Salmon may not have been on the menu at Paradisos Restaurant Thursday, but it was certainly on the minds of the people holding picket signs outside.
Gov. Tony Knowles' address to a joint gathering of the Soldotna and Kenai chambers of commerce was overshadowed by commercial salmon fishers protesting what they described as the dismantling of their industry by the governor and the Alaska Board of Fisheries.
The governor's appointment of sport fishing industry advocate Bob Penney to the North Pacific Fishery Management Council Wednesday was the spark that lit the fire of protest under the sign-wielding area commercial fishers.
"Knowles is kicking us in the teeth; he's laughing at us," said commercial fisher Gary Hollier who picketed outside. "He's not welcome here in my eyes."
Kenai Peninsula Borough assembly member Jack Brown, a commercial fisher himself, was among the protesters. When asked how he was feeling after his recent heart surgery, he replied, "I was feeling OK until I heard about Bob Penney's appointment."
Picketers' signs were even less subtle.
"Knowles unfair to fishermen's families!! Reject Bob Penney!" read one sign. "Clinton had Monica -- Knowles has Penney," read another.
The governor was in town with Education and Early Development Commissioner Rick Cross and Health and Social Services Commissioner Karen Perdue to drum up support for the Children's Budget, a long-range plan to keep Alaska children healthy and educated through sound fiscal planning (See related story, this page).
When the governor arrived, surrounded by at least two plain-clothes bodyguards and a couple of uniformed Alaska State Troopers, he swept right past the picket signs.
Inside, a slight and well-dressed woman tried to get his attention.
"You're killing me," Marilyn Keener, a lifelong commercial fisher said to the governor towering over her. "You're killing my family."
"Did you notice he wouldn't even make eye contact with me," she said a few minutes after Knowles walked right by her.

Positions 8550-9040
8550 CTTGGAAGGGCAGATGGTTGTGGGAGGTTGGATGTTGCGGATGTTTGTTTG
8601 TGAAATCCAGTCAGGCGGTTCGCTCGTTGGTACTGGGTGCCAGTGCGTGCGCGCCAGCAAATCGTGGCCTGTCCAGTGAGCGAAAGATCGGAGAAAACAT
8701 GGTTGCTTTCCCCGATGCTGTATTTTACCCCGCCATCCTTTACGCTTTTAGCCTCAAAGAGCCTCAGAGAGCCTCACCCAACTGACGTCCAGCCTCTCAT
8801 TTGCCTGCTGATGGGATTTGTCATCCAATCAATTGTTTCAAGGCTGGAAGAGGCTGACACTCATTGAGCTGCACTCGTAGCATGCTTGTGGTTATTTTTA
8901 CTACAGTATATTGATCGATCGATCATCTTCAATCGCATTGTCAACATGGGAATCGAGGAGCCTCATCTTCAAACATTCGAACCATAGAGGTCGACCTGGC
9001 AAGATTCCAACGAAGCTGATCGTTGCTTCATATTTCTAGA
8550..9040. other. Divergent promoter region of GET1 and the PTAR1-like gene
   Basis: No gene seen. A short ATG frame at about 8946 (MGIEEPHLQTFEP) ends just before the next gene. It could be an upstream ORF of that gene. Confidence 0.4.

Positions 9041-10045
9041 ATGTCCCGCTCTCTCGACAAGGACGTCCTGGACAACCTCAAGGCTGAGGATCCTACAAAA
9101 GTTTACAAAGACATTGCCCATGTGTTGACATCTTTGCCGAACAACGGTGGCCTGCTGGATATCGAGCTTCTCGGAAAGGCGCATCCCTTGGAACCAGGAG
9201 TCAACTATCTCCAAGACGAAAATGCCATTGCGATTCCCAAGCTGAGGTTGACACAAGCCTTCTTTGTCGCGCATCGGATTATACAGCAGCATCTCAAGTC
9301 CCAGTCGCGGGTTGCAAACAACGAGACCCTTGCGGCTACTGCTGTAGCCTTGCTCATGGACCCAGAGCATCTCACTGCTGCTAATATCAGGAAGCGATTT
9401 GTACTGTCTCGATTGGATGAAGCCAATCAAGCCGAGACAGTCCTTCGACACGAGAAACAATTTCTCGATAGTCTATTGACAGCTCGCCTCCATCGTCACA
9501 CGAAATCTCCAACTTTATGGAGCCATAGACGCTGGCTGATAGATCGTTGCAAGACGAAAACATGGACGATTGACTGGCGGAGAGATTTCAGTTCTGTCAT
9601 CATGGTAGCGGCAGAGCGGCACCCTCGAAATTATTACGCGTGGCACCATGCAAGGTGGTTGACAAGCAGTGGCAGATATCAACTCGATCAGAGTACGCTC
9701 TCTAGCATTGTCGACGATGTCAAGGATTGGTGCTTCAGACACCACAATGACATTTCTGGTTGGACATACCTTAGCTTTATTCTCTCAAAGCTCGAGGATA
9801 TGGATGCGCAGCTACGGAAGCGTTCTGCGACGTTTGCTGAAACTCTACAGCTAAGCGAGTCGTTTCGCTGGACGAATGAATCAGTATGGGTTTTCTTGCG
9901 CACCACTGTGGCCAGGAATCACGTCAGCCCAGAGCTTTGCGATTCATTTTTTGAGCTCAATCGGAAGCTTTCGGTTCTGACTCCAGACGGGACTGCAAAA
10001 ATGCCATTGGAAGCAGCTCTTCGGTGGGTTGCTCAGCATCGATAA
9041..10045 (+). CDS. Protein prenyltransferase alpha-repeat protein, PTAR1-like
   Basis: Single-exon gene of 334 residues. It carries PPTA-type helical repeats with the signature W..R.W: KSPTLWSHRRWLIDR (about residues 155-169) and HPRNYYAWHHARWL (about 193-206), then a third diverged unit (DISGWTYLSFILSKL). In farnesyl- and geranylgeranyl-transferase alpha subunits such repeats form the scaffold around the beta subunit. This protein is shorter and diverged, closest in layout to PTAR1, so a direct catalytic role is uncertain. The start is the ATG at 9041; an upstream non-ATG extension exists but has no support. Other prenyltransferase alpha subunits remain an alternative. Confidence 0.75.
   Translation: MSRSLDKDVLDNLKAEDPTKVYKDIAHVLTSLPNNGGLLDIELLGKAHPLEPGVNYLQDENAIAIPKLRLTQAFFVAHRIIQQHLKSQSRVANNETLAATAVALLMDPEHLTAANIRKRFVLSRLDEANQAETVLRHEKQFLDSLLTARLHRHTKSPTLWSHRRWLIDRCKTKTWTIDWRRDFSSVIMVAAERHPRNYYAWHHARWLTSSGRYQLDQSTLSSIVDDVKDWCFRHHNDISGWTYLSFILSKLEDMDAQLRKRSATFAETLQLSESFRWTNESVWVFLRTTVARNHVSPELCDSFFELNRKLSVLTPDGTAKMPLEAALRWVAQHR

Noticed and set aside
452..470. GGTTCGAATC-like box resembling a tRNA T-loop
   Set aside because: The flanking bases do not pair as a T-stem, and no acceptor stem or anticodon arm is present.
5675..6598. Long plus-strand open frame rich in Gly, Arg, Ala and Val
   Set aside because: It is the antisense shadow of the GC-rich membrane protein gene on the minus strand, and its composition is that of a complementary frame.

"He wouldn't even shake my hand," said a bystander.
"I wouldn't want him to shake my hand," Keener replied.
Knowles acknowledged the protesters when he reached the podium, and disarmed the audience with his sense of humor.
"I did notice some protesters outside when I came in," Knowles deadpanned. "And I asked the commissioner of education, 'Why is it that every time I bring you somewhere, we're always picketed?'"
After Knowles, Cross and Perdue spoke, a comment came from the audience ostensibly about Denali Kid Care, a program touted by Knowles during his speech that provides health care to underprivileged children.
"As we speak my daughter and son-in-law are at the hospital having their second child, thanks to your Denali Kid Care program," the man said.
"Well, congratulations," the governor replied.
"But I want to tell you the reason they need it is because he is a commercial fisherman and your actions have put him out of work," the man went on.
Then Knowles began talking about how tough a career commercial fishing is, what with small runs and low prices.
"I'm doing everything I can to help commercial fishermen," he said before being cut off.
"I think you should stop right there," the unidentified commercial fisher said. "We're tired of hearing your bull----."
The room went silent until Kenai chamber president-elect Randy Daly asked the audience to show more respect to the governor.
Keener got her chance to speak to Knowles next.
"You talk about new jobs being created in Alaska, but what about old jobs?" she asked. "We worked hard building up the fish stocks and your Board of Fish has taken it from Alaskan families and put it in the hands of Outside sport fishermen."
Knowles went on to talk about world salmon markets and how Alaskans can compete in a changing marketplace, but that did not satisfy Keener.
"I'm not getting an answer from you," she said.
"I believe in the Board of Fish process; it represents balance," Knowles said.
At that point the meeting broke down into a melee of people shouting down Knowles.
"The Board of Fish is unbalanced," shouted one man.
"The Board of Fish has cut commercial fishing to the bone," said another.
"There is a process," Knowles offered.
"The process is skewed against us," was the reply from at least two others.
"I get a lot of positive statements from people around the state that it is a fair process," Knowles replied.
Order was restored momentarily when commercial fishing advocate Joe Malatesta spoke.
"I respect the office you hold, but I'd like to point out that this room is filled with people you are putting out of business," Malatesta said. "You can't justify what you're doing. Businesses are boarded up, canneries are closed, and we can't make it on tourism alone. You're crippling our economy."
But Knowles would not be swayed.
"The fish that we're talking about are public resources," he said. "They're not yours, and they're not mine."
He went on to say the state is better off having a variety of viewpoints on the Board of Fish.
"Why do you want to shut these (sport fishing) people out?"
Malatesta and others tried to respond, but were drowned out by applause for Knowles as he was ushered out of the room, into a waiting car and off to the airport.
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